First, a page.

New North Atlantic right whale health assessment review released

WHOI and NOAA fisheries release new North Atlantic right whale health assessment review
A North Atlantic right whale photographed in Cape Cod Bay, Mass. Trauma wounds are scarred over but still very evident, showing that non-lethal entanglement can still have serious health consequences. Additionally, the animal also shows baleen damage from an unknown source. Credit: J. Durban, NOAA, and Holly Fearnbach, SR3. Permit # 17355-01

Woods Hole Oceanographic Institution (WHOI) along with National Oceanic and Atmospheric Administration (NOAA) Fisheries have released the first broad scale synthesis of available information derived from right whale health assessment techniques. The manuscript published today in the science journal Diseases of Aquatic Organisms, reviews available tools, and current understanding of the health status and trends of individual whales and the species. The paper concludes with recommendations for additional information needs and necessary management actions to enhance the health of individual right whales.

The manuscript is the result of a NOAA Fisheries workshop held in June 2019, in response to the ongoing North Atlantic right whale Unusual Mortality Event (UME) and the critically endangered status of the species. There are an estimated 366 left on the planet. Climate change, vessel strikes, entanglements and noise pollution can result in poor health and reproductive failure and are major threats to individuals and the species.

According to lead author Michael Moore, a whale trauma specialist at WHOI, "North Atlantic right face a serious risk of extinction, but there is hope if we can work together on solutions. Trauma reduction measures and applying new tools to assess their health are critically important to enhance the welfare of individual whales. If we can reduce the number of deaths, and successfully improve their to increase reproduction, the current decline in population can be reversed."

"Conserving and recovering the critically endangered North Atlantic Right Whale is a research priority," said co-author Teri Rowles, NOAA Fisheries Senior Advisor for Marine Mammal Health Science. "In addition to the threats posed by humans, changing ocean conditions have profound impacts on where whales travel and how they behave. For these reasons, NOAA Fisheries was pleased to have hosted and sponsored this important workshop among partners to discuss how science can aid management."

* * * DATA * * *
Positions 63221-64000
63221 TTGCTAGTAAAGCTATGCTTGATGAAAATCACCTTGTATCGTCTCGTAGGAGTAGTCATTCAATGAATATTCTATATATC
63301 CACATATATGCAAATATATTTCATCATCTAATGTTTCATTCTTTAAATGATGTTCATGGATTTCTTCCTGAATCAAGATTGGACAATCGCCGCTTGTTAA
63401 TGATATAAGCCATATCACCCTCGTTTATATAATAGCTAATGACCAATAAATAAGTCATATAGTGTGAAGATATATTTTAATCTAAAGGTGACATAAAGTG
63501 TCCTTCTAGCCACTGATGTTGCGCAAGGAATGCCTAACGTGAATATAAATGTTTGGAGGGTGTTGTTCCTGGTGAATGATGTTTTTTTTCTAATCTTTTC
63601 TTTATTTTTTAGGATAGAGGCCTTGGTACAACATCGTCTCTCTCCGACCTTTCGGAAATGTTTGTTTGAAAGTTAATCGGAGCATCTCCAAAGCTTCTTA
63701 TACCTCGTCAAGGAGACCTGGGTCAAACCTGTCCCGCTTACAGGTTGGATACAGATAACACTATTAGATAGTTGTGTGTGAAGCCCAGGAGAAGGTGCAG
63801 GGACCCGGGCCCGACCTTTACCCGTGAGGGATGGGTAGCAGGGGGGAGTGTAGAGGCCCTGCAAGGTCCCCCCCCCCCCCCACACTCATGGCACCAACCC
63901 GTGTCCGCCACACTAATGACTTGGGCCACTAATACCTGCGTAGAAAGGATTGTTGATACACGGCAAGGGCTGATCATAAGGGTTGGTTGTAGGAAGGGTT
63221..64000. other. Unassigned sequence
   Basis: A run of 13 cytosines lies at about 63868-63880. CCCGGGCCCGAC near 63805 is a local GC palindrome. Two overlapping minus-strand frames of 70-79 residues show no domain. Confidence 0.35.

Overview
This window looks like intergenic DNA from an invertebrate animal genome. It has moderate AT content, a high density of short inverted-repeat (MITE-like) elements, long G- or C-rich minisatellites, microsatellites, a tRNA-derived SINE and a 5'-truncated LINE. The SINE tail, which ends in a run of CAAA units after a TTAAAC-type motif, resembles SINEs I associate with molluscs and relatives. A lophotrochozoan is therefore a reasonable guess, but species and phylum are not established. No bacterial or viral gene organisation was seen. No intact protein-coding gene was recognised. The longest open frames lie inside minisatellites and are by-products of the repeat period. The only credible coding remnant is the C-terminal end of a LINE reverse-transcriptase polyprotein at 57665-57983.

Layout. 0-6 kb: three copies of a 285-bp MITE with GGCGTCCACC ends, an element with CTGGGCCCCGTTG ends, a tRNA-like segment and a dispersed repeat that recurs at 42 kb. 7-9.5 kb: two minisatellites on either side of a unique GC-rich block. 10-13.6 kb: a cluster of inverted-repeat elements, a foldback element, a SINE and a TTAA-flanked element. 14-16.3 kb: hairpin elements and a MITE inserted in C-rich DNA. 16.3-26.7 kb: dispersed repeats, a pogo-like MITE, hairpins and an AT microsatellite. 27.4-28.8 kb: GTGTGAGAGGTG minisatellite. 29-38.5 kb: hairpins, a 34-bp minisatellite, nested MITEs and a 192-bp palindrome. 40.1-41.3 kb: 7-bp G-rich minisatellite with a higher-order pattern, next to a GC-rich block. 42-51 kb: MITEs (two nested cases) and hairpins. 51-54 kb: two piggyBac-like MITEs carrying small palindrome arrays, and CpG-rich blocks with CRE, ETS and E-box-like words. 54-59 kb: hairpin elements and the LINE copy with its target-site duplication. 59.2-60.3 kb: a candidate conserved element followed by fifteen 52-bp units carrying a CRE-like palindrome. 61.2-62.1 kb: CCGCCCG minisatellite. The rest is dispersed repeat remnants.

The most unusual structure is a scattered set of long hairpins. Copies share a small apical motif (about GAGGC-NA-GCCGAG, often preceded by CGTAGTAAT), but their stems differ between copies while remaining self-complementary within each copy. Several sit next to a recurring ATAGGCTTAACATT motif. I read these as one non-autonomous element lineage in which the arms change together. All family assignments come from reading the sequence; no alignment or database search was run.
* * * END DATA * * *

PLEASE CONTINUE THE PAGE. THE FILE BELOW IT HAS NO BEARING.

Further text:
Bringing together the data and results from existing monitoring tools like aerial and vessel photography, animal sampling and prey dynamics, in the context of vessel and trauma offers researchers a better understanding of the challenges, and possible solutions. These include a greater emphasis in slowing vessels and changing their tracks where risk of collision exists; reducing entanglement by closing more high-risk areas to fixed fishing gear that retains rope in the ; and reducing fishing gear density and strength in other areas.

North Atlantic right whales feed in the waters off New England and Eastern Canada and migrate to the waters off the Southeastern United States to give birth in the winter. NOAA Fisheries has designated two critical habitat areas for the North Atlantic population of right whales, including off the coast of New England and off the southeast U.S coast from North Carolina to below Central coastal Florida.

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More information: MJ Moore et al. Assessing North Atlantic right whale health: threats, and development of tools critical for conservation of the species, Diseases of Aquatic Organisms (2021). DOI: 10.3354/dao03578
Citation: New North Atlantic right whale health assessment review released (2021, February 25) retrieved 18 May 2022 from
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